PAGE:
Every year Ottery St Mary goes a bit crazy on the 5th November. Locals to the town race through the streets with burning tar barrels on their backs. It’s something that has been going on for generations, for hundreds of years. There are conflicting historical roots to the event. Some say it pre-dates Guy Fawkes, others say it may be as a result of it. Whatever the reason, it’s one night where health and safety goes out of the window (kind of) and onlookers at this unique spectacle take their own risk of injury. I would say though that you are more likely to scorch your clothes a little and maybe get bumped on the head by a barrel or someone’s camera lens than get seriously hurt. Nevertheless the event organisers face increasing insurance premiums as accidents do happen. Some shops board up their windows. Not necessarily due to unruly behaviour, far from it, the atmosphere is one of excitement and community spirit. However, when you have a big burly man with a gigantic barrel hurtling towards you at speed, you are not going to stay put; so many of the broken windows are due to people swiftly stepping of the way, and if there is no room, that could mean stepping right back into a window pane.
The people who participate in the event have to have been born in Ottery St Mary, and competitors start young, but with smaller barrels. The largest and last barrel, carried at midnight, can be up to 200Lbs! Although there is a very real danger to those who participate, this is greatly reduced by the fact that those who carry the barrels are well layered up and they also make their own special mittens that they use to hold the barrels. Kind of like a very large oven glove. You could say that making these special mittens is an opportunity for the fathers to pass on their skills and experiences to their children when it comes to them taking part in the event. A number of times I saw these mittens smouldering where they had been in the fire a little too long. The fire is soon put out though ready for the next barrel.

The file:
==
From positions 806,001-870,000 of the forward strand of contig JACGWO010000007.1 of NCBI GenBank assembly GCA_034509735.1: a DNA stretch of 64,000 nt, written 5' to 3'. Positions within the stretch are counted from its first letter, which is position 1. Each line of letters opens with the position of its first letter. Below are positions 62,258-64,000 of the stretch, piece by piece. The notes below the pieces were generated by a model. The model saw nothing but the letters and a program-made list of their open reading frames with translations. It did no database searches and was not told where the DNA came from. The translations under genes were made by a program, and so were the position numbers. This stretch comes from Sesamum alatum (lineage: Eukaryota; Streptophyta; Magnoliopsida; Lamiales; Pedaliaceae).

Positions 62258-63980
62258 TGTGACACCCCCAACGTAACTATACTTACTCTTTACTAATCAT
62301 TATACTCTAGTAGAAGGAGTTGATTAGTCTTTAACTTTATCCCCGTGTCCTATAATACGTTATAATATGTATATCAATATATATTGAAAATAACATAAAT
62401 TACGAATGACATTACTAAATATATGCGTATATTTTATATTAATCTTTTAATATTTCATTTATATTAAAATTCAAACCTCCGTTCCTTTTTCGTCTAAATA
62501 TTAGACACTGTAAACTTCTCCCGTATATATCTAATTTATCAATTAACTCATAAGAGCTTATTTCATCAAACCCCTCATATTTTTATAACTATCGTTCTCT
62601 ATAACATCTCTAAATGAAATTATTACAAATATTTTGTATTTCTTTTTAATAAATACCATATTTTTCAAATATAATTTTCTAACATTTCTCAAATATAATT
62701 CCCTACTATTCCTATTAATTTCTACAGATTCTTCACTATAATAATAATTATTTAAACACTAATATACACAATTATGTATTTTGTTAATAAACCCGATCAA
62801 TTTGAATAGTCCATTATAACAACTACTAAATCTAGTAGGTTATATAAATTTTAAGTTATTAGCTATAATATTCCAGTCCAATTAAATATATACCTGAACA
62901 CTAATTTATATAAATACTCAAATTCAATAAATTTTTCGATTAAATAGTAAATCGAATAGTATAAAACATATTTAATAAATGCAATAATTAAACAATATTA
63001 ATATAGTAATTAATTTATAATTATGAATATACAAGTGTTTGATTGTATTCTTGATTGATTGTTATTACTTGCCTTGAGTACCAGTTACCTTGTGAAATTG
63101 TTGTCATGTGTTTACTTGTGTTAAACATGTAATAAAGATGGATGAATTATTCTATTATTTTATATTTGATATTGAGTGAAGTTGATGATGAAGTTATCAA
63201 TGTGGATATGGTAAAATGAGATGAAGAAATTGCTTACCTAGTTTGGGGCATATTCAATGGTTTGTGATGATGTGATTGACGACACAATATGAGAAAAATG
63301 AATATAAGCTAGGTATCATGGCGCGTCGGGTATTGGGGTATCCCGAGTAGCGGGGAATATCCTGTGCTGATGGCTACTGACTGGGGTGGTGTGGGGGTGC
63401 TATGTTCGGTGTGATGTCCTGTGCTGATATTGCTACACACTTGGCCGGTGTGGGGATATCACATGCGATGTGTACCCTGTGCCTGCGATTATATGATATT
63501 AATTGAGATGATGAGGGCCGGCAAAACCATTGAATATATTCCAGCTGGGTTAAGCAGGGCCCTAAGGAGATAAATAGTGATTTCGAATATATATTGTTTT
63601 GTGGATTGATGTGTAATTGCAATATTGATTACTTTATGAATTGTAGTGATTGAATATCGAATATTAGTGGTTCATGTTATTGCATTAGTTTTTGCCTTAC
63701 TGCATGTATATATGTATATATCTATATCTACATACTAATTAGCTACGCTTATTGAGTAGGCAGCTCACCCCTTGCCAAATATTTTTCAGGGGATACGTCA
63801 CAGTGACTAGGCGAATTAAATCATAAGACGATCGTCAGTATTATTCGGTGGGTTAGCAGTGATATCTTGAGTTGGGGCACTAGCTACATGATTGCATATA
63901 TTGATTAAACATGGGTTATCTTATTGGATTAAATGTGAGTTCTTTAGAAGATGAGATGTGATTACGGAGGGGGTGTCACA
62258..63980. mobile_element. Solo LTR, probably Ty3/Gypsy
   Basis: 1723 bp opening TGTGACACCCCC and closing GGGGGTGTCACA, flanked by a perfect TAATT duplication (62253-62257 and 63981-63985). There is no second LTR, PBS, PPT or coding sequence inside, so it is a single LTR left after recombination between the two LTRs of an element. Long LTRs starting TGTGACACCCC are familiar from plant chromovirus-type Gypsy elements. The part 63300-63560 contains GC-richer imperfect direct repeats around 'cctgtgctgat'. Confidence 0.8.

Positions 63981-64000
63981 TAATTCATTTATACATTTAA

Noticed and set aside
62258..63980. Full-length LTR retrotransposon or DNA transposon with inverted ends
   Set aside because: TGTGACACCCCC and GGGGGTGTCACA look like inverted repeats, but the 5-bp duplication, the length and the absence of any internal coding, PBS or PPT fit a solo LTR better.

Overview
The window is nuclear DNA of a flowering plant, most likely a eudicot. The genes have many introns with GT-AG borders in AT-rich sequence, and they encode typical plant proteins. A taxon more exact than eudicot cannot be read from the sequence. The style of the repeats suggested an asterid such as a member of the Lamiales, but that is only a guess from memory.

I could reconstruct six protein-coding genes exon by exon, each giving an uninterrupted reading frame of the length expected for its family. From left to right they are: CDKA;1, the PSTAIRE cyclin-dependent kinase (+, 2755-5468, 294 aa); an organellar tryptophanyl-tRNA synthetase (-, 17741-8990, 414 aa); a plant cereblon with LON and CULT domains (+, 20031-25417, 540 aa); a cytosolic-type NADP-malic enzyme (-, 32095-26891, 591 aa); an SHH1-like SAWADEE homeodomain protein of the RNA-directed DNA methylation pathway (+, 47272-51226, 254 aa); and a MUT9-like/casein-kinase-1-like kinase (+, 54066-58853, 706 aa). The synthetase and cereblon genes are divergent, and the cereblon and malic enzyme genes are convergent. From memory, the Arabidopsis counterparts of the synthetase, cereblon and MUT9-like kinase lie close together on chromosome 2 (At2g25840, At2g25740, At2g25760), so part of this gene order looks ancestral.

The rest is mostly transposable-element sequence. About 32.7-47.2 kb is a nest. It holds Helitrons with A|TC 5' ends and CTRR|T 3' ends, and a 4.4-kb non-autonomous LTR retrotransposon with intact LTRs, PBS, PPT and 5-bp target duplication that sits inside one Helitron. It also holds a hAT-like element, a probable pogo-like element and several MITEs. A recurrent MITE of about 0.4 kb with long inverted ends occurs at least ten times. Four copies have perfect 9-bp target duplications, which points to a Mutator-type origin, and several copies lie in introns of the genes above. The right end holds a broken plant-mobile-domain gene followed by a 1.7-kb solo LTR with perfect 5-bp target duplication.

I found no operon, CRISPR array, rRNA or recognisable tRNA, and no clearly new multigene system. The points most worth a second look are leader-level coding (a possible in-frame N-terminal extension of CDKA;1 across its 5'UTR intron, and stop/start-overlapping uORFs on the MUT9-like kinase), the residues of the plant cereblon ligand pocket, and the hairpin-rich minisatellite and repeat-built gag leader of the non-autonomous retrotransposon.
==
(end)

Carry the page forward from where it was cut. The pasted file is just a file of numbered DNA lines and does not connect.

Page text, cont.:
I heard a lot of support from the locals, and people who knew each person who carried the barrel, called out their names. No doubt there are bragging rights earned by those who carry the largest barrels and any singed clothing or burns sustained will later be seen more as battle scars than a cause for concern. Concern there has been for the event though for obvious reasons. However, my personal opinion is that at some point you have to take some responsibility for watching such an event and if you are worried about getting hurt, then stand well back or don’t attend at all.
One visitor to the event told me that they thought the atmosphere isn’t what is used to be. Apparently in previous years there had only been one barrel carried at a time, but this time there were barrels being carried simultaneously in different parts of the town, no doubt to break up the hoards of people who pack the streets. Seeing a local running down the street with a big burning barrel through the crowds, to me is very reminiscent of a shark passing through a school of fish. In fact it doesn’t look possible that they could pass through so many people packed into the street. I can tell you though, they soon move when a big ball of fire is hurtling their way!